The difference is that previously the loan only had to be for $30K and only for at least 6 months. Effectively, I was agreeing to pay above market interest for a certain period of time to take advantage of the buy back option (which was explicitly not tied to the loan remaining outstanding until the buy back option was exercised). Now, instead of the loan being for about 30% of the car, it has to be for 60% of the car and instead of it only being for 6 months, it is for between 36 months and 39 months. Therefore, the prior "cost" of having that option was approximately $270 (interest on the loan) and now the "cost" has increased to approximately $2,850, an almost $2,600 change in the cost of getting the repurchase guarantee.

AmpedRealtor | October 3, 2013

But haven't they also reduced the interest rates from 2.5% to 1.9%?

EC7 | December 9, 2013

Can someone please clarify the following:

'To exercise this Guarantee, you will need to contact us and deliver the Vehicle to us for
inspection and purchase during the period between 36 months to 39 months from the Guarantee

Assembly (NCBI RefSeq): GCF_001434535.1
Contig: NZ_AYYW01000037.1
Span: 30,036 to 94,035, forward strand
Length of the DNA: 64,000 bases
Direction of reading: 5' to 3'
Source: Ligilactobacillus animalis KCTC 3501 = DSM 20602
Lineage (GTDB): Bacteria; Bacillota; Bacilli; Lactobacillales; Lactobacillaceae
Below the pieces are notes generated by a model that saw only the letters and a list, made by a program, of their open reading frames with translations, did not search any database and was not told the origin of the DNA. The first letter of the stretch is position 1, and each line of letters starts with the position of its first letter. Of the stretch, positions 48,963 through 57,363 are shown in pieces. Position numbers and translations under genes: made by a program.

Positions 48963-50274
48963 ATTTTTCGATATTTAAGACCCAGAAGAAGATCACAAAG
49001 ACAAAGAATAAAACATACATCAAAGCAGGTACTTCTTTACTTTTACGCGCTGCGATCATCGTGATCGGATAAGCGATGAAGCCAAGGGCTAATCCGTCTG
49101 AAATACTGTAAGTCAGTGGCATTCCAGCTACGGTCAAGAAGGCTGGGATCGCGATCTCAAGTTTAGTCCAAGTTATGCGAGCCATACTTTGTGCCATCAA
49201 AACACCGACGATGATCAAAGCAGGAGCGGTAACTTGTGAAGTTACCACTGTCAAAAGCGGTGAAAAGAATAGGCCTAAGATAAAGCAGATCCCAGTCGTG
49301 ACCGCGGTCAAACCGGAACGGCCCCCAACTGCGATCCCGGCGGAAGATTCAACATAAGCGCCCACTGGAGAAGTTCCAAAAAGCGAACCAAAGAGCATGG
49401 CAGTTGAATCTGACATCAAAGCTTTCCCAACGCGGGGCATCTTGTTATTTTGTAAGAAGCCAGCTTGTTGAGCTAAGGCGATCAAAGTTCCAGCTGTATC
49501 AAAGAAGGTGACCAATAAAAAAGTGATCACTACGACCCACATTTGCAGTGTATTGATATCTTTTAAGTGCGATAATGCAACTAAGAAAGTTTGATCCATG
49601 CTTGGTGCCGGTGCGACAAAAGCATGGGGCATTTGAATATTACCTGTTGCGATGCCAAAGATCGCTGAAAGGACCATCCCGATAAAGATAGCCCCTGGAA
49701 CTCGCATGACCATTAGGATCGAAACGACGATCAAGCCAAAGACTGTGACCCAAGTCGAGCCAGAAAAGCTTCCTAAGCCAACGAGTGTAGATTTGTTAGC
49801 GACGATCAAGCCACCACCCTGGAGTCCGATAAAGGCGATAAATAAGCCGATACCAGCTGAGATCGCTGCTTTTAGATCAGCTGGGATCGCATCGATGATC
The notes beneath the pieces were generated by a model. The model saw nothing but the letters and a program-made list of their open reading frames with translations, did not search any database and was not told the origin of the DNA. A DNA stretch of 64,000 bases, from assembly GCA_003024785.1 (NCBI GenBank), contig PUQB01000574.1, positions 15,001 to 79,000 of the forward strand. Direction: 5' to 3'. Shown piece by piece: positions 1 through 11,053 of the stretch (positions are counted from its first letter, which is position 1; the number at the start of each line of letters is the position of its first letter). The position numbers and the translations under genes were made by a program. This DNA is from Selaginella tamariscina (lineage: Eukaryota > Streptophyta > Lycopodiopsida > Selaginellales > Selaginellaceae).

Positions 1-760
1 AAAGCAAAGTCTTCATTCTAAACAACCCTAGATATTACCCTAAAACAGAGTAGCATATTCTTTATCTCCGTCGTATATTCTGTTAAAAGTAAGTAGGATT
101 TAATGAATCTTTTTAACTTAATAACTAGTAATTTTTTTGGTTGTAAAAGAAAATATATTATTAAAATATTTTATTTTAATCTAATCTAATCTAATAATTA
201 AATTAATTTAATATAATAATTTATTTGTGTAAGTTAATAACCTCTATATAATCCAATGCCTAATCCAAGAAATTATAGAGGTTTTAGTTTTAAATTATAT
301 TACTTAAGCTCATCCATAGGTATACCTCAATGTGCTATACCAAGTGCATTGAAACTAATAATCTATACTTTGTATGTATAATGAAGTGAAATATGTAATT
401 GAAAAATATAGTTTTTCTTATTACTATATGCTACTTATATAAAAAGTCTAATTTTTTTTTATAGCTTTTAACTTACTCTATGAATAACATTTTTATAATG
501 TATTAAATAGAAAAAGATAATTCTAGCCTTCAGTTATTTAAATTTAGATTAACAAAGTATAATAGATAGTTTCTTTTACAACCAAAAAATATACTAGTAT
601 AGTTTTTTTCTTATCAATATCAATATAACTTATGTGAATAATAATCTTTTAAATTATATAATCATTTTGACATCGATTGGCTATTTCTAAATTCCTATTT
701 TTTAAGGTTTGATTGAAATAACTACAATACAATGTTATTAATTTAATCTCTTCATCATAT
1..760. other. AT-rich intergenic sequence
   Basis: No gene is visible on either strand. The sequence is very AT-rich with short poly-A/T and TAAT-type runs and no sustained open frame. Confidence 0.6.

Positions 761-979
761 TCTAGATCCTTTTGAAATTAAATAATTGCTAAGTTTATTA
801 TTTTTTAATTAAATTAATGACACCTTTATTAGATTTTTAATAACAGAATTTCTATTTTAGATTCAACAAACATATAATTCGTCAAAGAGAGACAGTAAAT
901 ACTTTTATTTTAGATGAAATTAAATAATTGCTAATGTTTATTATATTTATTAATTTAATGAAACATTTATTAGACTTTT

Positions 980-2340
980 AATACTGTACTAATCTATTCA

Effective Date.'

I understand that if you turn in your vehicle between the 36th and 39th month you will be eligible to receive the guaranteed value (50% on the base price, 45% on options, with exception of excess mileage, wear and tear charges). What if you decide to turn in the vehicle on the 39th month? Will the percentages adjust accordingly?

The reason I ask is because in some cases, the principal balance on the 36th month could be higher than the guaranteed value. Keeping the car, and making payments, for another two months should likely get the principal balance below the guaranteed value, assuming that the percentages do not adjust.

===================================================

'Prior to or in conjunction with our purchase of the Vehicle, you will need to
provide proof of ownership and clear title for the Vehicle. To obtain clear title on the Vehicle,
it is your responsibility to clear all outstanding obligations with the lender, including any
principal amount, late payments, penalties, and other fees that may be due to the lender.'

Related to the question above, I have read from another forum that the buyer is necessarily not required to be responsible for paying off the loan (with USB or WF), prior to turn in, as long as the loan balance is below the guaranteed value. Is this true? I cannot find any official statement from Tesla about this.

Captain_Zap | December 9, 2013